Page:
Born to a Jewish family in Bavaria in 1848, Nathan Straus, along with his brother, Isidor, sold products to Macy’s department store, eventually becoming co-owners of the famed retail institution in Manhattan. Deeply committed to improving health care and general well-being, especially among the poor, Nathan used his considerable wealth and political connections as commissioner of the New York City Parks and Health departments to fund many health-related initiatives, including the fight against childhood diseases and tuberculosis.

Although Straus did not lead a particularly religious life, when he and his wife, Lina Gutherz Straus, visited the Jewish homeland in Ottoman-controlled Palestine in 1904, they were powerfully moved by their visit, experiencing “a strange and intense desire to return to the land.” Becoming ideologically committed Zionists, they began a long campaign of philanthropy to causes in British Mandate Palestine. Over the next two decades, Straus made substantial contributions to a number of large projects for improving health care, sanitation and education in the yishuv. The Strauses also built pasteurization plants (a cause he had previously championed in the United States), soup kitchens and employment centers.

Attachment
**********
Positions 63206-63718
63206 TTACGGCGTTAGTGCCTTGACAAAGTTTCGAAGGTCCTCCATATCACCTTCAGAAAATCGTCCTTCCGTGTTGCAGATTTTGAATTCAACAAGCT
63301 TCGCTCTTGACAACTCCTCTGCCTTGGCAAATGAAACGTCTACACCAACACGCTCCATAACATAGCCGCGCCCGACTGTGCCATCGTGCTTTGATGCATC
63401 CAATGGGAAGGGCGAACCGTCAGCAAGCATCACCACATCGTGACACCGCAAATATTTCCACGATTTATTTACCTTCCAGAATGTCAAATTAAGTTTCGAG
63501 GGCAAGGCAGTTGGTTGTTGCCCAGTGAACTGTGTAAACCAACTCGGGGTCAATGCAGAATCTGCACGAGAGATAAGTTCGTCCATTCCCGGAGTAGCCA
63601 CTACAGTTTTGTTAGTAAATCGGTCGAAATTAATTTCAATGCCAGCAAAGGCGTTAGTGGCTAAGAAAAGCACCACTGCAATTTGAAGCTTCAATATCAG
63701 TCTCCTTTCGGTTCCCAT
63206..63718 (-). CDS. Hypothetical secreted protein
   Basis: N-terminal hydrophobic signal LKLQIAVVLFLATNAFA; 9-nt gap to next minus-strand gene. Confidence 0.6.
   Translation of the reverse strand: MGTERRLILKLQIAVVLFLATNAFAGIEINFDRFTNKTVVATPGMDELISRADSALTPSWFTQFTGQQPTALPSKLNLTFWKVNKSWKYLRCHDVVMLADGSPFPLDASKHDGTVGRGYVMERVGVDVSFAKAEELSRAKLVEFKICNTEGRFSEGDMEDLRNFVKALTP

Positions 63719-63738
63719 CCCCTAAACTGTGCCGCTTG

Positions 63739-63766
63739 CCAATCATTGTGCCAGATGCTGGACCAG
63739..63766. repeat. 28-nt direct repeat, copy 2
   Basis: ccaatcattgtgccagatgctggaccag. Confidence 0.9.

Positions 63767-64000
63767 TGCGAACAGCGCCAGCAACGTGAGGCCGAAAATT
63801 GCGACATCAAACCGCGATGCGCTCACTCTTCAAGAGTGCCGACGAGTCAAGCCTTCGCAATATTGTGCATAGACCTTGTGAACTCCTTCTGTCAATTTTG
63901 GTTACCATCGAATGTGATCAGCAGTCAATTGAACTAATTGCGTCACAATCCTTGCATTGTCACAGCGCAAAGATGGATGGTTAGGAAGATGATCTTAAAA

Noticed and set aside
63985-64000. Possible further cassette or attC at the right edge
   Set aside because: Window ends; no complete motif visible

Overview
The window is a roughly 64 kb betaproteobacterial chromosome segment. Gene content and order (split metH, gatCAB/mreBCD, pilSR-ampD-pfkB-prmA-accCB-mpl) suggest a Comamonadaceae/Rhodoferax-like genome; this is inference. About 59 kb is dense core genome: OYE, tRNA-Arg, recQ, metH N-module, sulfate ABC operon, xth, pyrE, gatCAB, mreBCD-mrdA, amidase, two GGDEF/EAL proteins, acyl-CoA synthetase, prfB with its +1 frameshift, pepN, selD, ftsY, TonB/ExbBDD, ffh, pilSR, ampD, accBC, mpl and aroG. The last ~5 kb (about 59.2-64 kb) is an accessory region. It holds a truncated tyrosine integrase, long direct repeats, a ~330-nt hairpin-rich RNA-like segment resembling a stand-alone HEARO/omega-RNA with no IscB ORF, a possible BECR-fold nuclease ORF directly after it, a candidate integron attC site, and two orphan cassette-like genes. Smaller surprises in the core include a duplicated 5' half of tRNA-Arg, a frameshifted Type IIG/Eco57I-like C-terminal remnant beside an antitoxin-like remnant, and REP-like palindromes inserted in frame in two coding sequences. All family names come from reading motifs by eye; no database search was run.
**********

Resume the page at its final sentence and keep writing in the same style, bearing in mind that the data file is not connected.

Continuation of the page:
In 1912, tragedy struck the Straus family. Nathan, Isidor and their wives had traveled to Europe to attend an international tuberculosis conference in Rome. After the conference, Isidor and his wife, Ida, journeyed across the Atlantic on The Titanic. As the ship sank into the frigid waters, precious spots on a lifeboat were offered to the Strauses (most likely due to their advanced age, fame and fortune). Isidor, however, recognizing that there were not enough lifeboats to save everyone aboard, refused a lifeboat. Ida, in turn, refused to part with her husband. Sadly, both went down with the ship.

Legend has it that Nathan and Lina were to return to the United States with Isidor and Ida aboard The Titanic as well. Instead, fortuitously, the couple decided to spend the remainder of their spring in Palestine. Following the death of his brother and sister-in-law, Nathan felt he had been spared; in turn, he and Lina dedicated even more of their time and wealth towards philanthropy for Zionist causes.

Nathan’s heightened commitment to the development of Jewish institutions and communities in pre-state Israel continued through the end of his life. Upon his death, he left two-thirds of his estate to Jewish institutions in Palestine. In his most lasting legacy, a tiny new Jewish city on the Mediterranean coast was named in his honor. Netanya (“Natan” is Hebrew for Nathan) is now a bustling, prosperous and growing town in the vibrant Jewish state.